¶7 The State then called James Carlile, who was employed by the Aetna Casualty and Surety Company as an insurance adjuster. He testified that his company carried the insurance for the Quik Trip store in Muskogee, and that he had set up a claim file concerning the incident at the Quik Trip store as previously related. He identified the plaintiff in the claim file as William Sears. He further testified that he had received some medical bills as a result of the alleged injury suffered by Sears.
¶8 Delores Dillard testified for the State that she was the officer manager for the Muskogee County Radiological Group. She testified that she submitted a claim for services rendered to William Sears for an injury he sustained on May 20, 1975. The bill was submitted as a claim to the Aetna Casualty and Surety Company.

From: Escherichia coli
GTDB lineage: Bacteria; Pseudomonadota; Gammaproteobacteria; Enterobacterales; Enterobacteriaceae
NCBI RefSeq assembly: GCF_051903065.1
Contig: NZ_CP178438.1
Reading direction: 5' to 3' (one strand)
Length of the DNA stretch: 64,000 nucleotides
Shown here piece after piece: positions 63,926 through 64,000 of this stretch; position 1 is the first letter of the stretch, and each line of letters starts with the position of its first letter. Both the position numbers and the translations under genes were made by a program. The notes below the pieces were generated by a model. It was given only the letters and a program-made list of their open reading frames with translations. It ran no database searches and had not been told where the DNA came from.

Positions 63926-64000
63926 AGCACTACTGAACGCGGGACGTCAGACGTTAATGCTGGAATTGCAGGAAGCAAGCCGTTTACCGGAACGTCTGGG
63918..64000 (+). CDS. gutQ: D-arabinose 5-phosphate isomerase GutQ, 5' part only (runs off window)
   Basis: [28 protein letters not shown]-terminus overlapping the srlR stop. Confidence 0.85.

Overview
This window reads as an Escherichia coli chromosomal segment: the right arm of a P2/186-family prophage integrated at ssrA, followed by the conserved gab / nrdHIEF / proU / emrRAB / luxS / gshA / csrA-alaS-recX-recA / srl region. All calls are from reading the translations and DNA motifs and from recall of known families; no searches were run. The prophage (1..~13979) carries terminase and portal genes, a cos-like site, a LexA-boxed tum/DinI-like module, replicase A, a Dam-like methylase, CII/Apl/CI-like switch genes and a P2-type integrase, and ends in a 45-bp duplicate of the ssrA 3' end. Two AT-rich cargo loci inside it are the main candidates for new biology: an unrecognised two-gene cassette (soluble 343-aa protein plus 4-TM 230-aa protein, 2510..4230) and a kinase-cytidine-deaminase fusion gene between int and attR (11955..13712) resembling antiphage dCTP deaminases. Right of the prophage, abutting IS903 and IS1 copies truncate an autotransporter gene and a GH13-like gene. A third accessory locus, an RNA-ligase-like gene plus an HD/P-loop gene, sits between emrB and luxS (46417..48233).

¶9 Over objection, the State offered Mr. David Carpenter as a witness. He testified that he was employed at a Git-N-Go store in Muskogee, and that he was working there in July, 1975, when the defendant entered the store early in the morning, claiming to have slipped on some oil. Carpenter testified that upon further examination it was his opinion that the oil on which the defendant had slipped was fresh.
¶10 The State's next witness was David Deetz, an electronics technician who aided the Muskogee Police Department in the instant case. He related that on several occasions he equipped William Sears with a recording mechanism and accompanied him to the defendant's house in the trunk of Sears' automobile, where he recorded Sears' conversation with defendant. The tape recordings were admitted into evidence.